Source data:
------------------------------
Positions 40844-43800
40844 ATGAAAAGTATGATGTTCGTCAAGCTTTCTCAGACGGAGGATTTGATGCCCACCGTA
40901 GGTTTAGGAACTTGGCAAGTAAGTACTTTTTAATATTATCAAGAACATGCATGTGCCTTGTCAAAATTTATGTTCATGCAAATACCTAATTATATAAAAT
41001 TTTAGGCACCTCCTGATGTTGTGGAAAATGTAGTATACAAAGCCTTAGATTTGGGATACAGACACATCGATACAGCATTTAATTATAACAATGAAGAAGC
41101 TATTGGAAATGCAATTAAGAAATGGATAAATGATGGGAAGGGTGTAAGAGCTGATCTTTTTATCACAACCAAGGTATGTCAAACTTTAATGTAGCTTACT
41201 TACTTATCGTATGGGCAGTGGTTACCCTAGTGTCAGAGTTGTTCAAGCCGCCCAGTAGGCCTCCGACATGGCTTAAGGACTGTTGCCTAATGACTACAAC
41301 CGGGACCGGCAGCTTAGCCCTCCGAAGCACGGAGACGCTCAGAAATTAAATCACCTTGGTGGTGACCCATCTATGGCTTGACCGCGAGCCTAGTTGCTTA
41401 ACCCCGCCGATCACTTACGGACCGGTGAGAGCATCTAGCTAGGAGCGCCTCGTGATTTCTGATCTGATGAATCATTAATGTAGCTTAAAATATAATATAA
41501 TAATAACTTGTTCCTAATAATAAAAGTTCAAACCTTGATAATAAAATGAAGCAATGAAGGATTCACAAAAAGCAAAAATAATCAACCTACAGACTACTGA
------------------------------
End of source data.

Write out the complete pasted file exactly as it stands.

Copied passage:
Positions 40844-43800
40844 ATGAAAAGTATGATGTTCGTCAAGCTTTCTCAGACGGAGGATTTGATGCCCACCGTA
40901 GGTTTAGGAACTTGGCAAGTAAGTACTTTTTAATATTATCAAGAACATGCATGTGCCTTGTCAAAATTTATGTTCATGCAAATACCTAATTATATAAAAT
41001 TTTAGGCACCTCCTGATGTTGTGGAAAATGTAGTATACAAAGCCTTAGATTTGGGATACAGACACATCGATACAGCATTTAATTATAACAATGAAGAAGC
41101 TATTGGAAATGCAATTAAGAAATGGATAAATGATGGGAAGGGTGTAAGAGCTGATCTTTTTATCACAACCAAGGTATGTCAAACTTTAATGTAGCTTACT
41201 TACTTATCGTATGGGCAGTGGTTACCCTAGTGTCAGAGTTGTTCAAGCCGCCCAGTAGGCCTCCGACATGGCTTAAGGACTGTTGCCTAATGACTACAAC
41301 CGGGACCGGCAGCTTAGCCCTCCGAAGCACGGAGACGCTCAGAAATTAAATCACCTTGGTGGTGACCCATCTATGGCTTGACCGCGAGCCTAGTTGCTTA
41401 ACCCCGCCGATCACTTACGGACCGGTGAGAGCATCTAGCTAGGAGCGCCTCGTGATTTCTGATCTGATGAATCATTAATGTAGCTTAAAATATAATATAA
41501 TAATAACTTGTTCCTAATAATAAAAGTTCAAACCTTGATAATAAAATGAAGCAATGAAGGATTCACAAAAAGCAAAAATAATCAACCTACAGACTACTGA